Graduate Job Profile - Food Scientist/Technologist

Food scientists and food technologists work within the food industry to develop and test foods for consumers and ensure food hygiene and safety standards are met. Food Scientists are involved in the application of biology, chemistry, physics, microbiology, genetics, biotechnology, and nutrition, to keep food fresh, safe and attractive. Food scientists tend to work in laboratories and research departments. They are often involved on the production line in the capacity of a quality controller.

Food technologists develop the processes for manufacturing of food and drink products. They are often involved in NPD (new product development) and create new recipes and ideas. They plan and implement process improvements to provide a competitive advantage through equipment selection and new technology. The majority of time spend is in the factory, supervising production processes and machinery operations.

Shift work is quite common for these roles but food scientists and technologists tend not to work longer than a 35-40 hour week. A higher national certificate or diploma (HNC/HND) or a degree is normally required to become a food scientist or food technologist. Subjects such as general sciences, food science, food studies, food technology, or in a specialist area such as baking or meat technology are particularly useful.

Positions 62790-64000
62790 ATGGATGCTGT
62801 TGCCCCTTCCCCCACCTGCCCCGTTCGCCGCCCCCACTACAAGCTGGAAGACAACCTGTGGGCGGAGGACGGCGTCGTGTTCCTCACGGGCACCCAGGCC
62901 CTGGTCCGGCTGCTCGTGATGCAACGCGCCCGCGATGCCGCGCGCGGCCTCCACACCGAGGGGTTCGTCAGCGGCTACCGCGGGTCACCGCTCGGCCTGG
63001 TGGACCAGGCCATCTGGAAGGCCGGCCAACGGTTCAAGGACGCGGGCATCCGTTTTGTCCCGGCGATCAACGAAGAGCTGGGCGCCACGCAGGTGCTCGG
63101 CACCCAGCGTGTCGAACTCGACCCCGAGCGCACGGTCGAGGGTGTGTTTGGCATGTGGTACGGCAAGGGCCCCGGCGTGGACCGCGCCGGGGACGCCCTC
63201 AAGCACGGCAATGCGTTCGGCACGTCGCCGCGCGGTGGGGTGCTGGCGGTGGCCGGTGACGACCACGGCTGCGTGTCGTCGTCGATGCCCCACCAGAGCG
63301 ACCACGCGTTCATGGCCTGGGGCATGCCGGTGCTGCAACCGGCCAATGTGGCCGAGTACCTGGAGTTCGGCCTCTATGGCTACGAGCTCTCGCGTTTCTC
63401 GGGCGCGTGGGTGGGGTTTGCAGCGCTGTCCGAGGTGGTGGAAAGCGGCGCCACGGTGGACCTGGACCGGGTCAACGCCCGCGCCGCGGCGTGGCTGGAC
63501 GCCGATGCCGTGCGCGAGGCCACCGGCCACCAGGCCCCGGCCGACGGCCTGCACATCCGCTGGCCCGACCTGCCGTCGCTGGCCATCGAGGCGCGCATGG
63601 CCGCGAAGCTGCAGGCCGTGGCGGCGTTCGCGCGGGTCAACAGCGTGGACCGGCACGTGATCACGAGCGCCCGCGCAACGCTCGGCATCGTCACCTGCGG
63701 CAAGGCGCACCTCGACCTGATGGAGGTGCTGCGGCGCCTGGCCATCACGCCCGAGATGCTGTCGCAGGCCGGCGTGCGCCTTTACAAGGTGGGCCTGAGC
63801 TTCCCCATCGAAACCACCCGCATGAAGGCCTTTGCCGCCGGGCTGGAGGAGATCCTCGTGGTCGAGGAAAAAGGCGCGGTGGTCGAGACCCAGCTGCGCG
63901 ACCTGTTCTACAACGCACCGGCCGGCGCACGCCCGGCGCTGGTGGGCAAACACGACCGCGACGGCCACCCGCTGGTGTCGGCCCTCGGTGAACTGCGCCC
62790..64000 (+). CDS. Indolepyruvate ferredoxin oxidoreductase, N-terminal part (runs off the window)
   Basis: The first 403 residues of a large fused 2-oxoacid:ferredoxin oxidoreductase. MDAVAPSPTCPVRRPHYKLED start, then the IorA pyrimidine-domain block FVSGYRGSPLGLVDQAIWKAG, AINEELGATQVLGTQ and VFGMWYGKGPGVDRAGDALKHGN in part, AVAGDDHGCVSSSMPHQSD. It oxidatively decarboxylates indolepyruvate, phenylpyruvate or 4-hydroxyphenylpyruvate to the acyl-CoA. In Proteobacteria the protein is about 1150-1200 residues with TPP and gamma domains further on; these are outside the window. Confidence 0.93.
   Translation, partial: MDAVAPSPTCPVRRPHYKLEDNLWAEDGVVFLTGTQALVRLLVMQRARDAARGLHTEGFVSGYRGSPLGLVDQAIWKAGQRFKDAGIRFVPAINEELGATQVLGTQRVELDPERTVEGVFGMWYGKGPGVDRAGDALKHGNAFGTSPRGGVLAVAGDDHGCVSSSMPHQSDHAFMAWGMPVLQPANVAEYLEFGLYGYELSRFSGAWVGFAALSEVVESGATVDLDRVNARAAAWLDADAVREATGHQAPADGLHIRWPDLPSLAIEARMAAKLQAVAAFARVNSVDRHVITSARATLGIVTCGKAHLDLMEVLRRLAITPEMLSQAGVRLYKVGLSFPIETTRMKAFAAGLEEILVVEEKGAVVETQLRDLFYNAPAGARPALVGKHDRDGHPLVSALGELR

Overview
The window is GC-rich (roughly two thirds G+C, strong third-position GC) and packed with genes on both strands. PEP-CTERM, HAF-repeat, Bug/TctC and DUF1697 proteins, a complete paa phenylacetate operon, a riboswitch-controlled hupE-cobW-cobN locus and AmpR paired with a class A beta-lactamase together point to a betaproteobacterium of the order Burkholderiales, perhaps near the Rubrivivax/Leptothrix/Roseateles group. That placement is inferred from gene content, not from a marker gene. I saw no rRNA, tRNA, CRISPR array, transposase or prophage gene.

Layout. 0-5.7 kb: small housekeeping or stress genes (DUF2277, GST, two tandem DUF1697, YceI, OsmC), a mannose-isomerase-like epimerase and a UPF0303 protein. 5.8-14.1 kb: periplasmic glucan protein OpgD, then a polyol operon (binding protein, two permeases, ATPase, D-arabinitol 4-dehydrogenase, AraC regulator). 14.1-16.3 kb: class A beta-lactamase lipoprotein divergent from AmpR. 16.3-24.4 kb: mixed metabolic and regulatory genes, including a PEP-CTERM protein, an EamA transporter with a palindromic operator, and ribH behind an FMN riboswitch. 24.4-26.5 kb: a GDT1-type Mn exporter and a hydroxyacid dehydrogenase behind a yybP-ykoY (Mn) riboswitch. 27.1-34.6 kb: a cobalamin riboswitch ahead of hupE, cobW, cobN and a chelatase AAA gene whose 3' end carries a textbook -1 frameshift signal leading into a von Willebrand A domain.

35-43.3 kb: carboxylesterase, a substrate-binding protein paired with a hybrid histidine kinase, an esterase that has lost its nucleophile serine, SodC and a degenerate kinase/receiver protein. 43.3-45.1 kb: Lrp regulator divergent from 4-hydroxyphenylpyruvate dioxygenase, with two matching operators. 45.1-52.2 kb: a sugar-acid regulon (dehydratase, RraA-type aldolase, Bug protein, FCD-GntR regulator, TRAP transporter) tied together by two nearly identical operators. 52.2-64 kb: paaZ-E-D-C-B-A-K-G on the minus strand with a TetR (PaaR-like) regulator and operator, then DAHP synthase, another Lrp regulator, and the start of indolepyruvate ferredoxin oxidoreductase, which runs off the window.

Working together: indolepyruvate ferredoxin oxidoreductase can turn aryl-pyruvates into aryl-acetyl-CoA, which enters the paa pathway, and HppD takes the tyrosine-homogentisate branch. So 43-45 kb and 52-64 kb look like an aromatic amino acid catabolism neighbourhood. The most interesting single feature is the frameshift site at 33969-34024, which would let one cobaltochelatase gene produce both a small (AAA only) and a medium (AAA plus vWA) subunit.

Food scientists and technologists often work for large supermarket chains, food manufacturers and government authorities. Work can involve a reasonable amount of travelling to warehouses, distribution centres and suppliers factories. Career prospects are favourable in larger companies. Graduates going into these roles can expect to earn anything from £12,000 to £20,000 depending on experience and qualifications. Experienced Food scientists and technologists may earn up to £30,000 and senior manager can earn in excess of £50,000.

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